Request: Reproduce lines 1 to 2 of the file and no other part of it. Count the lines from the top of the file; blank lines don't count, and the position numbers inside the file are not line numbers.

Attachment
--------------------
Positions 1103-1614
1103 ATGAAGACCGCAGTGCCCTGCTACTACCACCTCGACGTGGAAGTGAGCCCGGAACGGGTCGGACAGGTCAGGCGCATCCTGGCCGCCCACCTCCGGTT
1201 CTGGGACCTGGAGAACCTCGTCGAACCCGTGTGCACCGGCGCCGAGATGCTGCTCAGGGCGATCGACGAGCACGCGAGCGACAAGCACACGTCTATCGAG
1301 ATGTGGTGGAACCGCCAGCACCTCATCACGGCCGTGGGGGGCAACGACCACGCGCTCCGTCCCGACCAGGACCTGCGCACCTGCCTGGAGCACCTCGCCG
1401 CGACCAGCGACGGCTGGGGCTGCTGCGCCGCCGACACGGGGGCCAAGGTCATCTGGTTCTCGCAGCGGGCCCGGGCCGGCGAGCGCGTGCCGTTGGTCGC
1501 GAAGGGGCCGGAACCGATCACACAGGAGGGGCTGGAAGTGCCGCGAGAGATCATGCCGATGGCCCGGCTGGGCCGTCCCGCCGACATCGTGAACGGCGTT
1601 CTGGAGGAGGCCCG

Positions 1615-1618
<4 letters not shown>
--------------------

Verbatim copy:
Positions 1103-1614
1103 ATGAAGACCGCAGTGCCCTGCTACTACCACCTCGACGTGGAAGTGAGCCCGGAACGGGTCGGACAGGTCAGGCGCATCCTGGCCGCCCACCTCCGGTT